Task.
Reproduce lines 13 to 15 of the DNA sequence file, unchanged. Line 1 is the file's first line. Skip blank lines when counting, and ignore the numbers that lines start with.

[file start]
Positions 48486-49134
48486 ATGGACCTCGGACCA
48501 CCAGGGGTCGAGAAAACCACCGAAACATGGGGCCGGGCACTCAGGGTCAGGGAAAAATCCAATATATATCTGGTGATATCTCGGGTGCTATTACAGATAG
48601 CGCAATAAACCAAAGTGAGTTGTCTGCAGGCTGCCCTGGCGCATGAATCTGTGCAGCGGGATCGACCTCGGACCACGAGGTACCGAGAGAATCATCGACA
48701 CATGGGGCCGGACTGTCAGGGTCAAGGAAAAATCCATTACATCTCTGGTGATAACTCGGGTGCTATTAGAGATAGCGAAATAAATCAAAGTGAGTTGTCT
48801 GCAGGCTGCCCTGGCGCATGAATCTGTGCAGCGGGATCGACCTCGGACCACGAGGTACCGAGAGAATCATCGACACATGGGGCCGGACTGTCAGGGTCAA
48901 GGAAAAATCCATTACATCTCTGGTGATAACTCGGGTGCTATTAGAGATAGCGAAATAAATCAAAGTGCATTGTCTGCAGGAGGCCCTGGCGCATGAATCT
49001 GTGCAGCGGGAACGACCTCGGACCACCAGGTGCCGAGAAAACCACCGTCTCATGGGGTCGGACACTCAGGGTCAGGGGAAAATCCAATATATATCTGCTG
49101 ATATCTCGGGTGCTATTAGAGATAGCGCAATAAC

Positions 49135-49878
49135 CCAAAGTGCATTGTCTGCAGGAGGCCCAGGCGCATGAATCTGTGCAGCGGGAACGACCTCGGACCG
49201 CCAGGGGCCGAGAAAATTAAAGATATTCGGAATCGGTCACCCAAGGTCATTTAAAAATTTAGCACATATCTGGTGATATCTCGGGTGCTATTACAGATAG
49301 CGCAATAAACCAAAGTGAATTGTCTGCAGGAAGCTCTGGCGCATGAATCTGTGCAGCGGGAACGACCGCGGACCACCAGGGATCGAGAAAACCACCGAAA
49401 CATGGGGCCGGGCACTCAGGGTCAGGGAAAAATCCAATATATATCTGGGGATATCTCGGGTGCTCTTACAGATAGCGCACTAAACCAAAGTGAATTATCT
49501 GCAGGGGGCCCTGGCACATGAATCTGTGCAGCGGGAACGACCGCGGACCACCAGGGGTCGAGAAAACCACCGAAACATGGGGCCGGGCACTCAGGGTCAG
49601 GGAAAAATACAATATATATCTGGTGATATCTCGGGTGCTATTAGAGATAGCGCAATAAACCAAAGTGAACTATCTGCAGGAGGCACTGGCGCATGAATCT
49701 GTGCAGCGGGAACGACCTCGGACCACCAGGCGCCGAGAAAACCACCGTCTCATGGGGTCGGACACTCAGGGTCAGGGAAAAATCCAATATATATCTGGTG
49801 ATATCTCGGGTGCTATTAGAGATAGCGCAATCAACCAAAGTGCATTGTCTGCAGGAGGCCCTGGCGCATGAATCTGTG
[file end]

49301 CGCAATAAACCAAAGTGAATTGTCTGCAGGAAGCTCTGGCGCATGAATCTGTGCAGCGGGAACGACCGCGGACCACCAGGGATCGAGAAAACCACCGAAA
49401 CATGGGGCCGGGCACTCAGGGTCAGGGAAAAATCCAATATATATCTGGGGATATCTCGGGTGCTCTTACAGATAGCGCACTAAACCAAAGTGAATTATCT
49501 GCAGGGGGCCCTGGCACATGAATCTGTGCAGCGGGAACGACCGCGGACCACCAGGGGTCGAGAAAACCACCGAAACATGGGGCCGGGCACTCAGGGTCAG